Wednesday, June 9, 2021

The Forty Days After the Resurrection of Christ (St. John Chrysostom)

By St. John Chrysostom

"Being seen of them during forty days" (Acts 1:3). He was not always with them now, as He was before the Resurrection. For the writer does not say "forty days," but, "during forty days." He came, and again disappeared; by this leading them on to higher conceptions, and no longer permitting them to stand affected towards Him in the same way as before, but taking effectual measures to secure both these objects, that the fact of His Resurrection should be believed, and that He Himself should be ever after apprehended to be greater than man. At the same time, these were two opposite things; for in order to the belief in His Resurrection, much was to be done of a human character, and for the other object, just the reverse. Nevertheless, both results have been effected, each when the fitting time arrived.

But why did He appear not to all, but to the Apostles only? Because to the many it would have seemed a mere apparition, inasmuch as they understood not the secret of the mystery. For if the disciples themselves were at first incredulous and were troubled, and needed the evidence of actual touch with the hand, and of His eating with them, how would it have fared in all likelihood with the multitude? For this reason therefore by the miracles [wrought by the Apostles] He renders the evidence of His Resurrection unequivocal, so that not only the men of those times — this is what would come of the ocular proof— but also all men thereafter, should be certain of the fact, that He was risen. Upon this ground also we argue with unbelievers. For if He did not rise again, but remains dead, how did the Apostles perform miracles in His name? But they did not, say you, perform miracles? How then was our religion instituted? For this certainly they will not controvert nor impugn what we see with our eyes: so that when they say that no miracles took place, they inflict a worse stab upon themselves. For this would be the greatest of miracles, that without any miracles, the whole world should have eagerly come to be taken in the nets of twelve poor and illiterate men. For not by wealth of money, not by wisdom of words, not by anything else of this kind, did the fishermen prevail; so that objectors must even against their will acknowledge that there was in these men a Divine power, for no human strength could ever possibly effect such great results. For this He then remained forty days on earth, furnishing in this length of time the sure evidence of their seeing Him in His own proper Person, that they might not suppose that what they saw was a phantom. And not content with this, He added also the evidence of eating with them at their board: as to signify this, the writer adds, "And being at table with them, He commanded" (Acts 1:4). And this circumstance the Apostles themselves always put forth as an fallible token of the Resurrection; as where they say, "Who ate and drank with Him" (Acts 10:41).

And what did He do, when appearing unto them those forty days? Why, He conversed with them, says the writer, "concerning the kingdom of God" (Acts 1:3). For, since the disciples both had been distressed and troubled at the things which already had taken place, and were about to go forth to encounter great difficulties, He recovered them by His discourses concerning the future. "He commanded them that they should not depart from Jerusalem, but wait for the promise of the Father" (Acts 1:4). First, He led them out to Galilee, afraid and trembling, in order that they might listen to His words in security. Afterwards, when they had heard, and had passed forty days with Him, "He commanded them that they should not depart from Jerusalem." Why? Just as when soldiers are to charge a multitude, no one thinks of letting them issue forth until they have armed themselves, or as horses are not suffered to start from the barriers until they have got their charioteer; so Christ did not suffer these to appear in the field before the descent of the Spirit, that they might not be in a condition to be easily defeated and taken captive by the many. Nor was this the only reason, but also there were many in Jerusalem who should believe. And then again that it might not be said, that leaving their own acquaintance, they had gone to make a parade among strangers, therefore among those very men who had put Christ to death do they exhibit the proofs of His Resurrection, among those who had crucified and buried Him, in the very town in which the iniquitous deed had been perpetrated; thereby stopping the mouths of all foreign objectors. For when those even who had crucified Him appear as believers, clearly this proved both the fact of the crucifixion and the iniquity of the deed, and afforded a mighty evidence of the Resurrection. Furthermore, lest the Apostles should say, How shall it be possible for us to live among wicked and bloody men, they so many in number, we so few and contemptible, observe how He does away their fear and distress, by these words, "But wait for the promise of the Father, which you have heard of Me" (Acts 1:4). You will say, When had they heard this? When He said, "It is expedient for you that I go away; for if I go not away, the Comforter will not come unto you" (John 16:7). And again, "I will pray to the Father, and He shall send you another Comforter, that He may abide with you" (John 14:16).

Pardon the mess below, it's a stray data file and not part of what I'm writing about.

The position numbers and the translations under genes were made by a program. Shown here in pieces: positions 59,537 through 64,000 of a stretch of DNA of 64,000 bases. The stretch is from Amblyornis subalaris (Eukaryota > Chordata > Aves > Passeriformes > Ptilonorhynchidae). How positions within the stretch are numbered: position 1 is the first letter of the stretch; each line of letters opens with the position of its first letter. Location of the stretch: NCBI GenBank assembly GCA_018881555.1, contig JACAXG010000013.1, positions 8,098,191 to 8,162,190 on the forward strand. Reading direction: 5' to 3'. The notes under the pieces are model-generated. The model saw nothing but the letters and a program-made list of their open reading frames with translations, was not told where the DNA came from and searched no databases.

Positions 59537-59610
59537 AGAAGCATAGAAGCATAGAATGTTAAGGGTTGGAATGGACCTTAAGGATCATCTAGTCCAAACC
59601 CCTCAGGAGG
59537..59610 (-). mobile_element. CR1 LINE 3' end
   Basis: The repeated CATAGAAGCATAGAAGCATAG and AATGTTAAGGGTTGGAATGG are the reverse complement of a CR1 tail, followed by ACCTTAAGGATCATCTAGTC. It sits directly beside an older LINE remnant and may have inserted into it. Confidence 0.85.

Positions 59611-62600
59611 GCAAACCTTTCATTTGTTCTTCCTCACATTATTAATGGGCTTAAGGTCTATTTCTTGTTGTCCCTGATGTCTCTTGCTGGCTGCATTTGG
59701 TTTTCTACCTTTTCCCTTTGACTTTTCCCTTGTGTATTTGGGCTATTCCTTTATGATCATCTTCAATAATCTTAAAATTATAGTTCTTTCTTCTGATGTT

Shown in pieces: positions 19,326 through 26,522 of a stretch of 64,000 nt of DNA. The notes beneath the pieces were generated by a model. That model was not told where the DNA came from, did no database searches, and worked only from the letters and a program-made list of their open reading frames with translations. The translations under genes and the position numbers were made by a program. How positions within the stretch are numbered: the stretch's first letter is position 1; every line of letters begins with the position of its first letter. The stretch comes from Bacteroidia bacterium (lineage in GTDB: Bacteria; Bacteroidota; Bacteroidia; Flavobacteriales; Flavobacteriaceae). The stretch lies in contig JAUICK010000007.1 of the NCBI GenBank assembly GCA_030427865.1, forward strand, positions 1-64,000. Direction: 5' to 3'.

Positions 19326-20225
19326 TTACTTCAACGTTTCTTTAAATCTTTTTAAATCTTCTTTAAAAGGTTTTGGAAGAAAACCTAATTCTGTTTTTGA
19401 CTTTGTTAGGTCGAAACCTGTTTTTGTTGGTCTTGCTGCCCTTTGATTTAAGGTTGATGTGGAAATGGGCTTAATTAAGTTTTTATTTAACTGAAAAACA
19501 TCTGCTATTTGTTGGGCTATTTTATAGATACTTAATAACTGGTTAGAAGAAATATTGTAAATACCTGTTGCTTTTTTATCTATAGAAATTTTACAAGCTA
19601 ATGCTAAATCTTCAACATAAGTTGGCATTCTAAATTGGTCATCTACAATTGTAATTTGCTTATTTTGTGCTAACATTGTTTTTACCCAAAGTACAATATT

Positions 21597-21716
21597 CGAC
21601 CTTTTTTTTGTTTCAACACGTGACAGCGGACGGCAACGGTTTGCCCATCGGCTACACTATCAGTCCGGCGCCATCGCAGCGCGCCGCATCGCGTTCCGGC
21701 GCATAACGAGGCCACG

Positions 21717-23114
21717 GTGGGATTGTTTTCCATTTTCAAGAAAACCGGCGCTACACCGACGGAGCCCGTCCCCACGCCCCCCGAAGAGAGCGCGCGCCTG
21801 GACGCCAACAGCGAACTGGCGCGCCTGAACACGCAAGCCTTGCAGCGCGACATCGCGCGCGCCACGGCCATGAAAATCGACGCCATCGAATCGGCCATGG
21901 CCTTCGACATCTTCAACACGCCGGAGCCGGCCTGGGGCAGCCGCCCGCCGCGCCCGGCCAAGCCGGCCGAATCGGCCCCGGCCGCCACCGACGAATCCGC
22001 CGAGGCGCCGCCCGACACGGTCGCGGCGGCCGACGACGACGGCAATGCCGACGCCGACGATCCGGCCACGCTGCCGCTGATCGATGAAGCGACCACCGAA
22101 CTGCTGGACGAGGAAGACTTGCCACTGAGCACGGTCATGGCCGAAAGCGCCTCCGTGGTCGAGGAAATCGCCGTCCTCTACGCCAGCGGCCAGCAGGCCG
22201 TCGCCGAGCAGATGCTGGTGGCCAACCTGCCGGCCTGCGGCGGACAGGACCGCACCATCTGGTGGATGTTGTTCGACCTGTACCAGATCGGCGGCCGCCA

(From Homily 1 on Acts)
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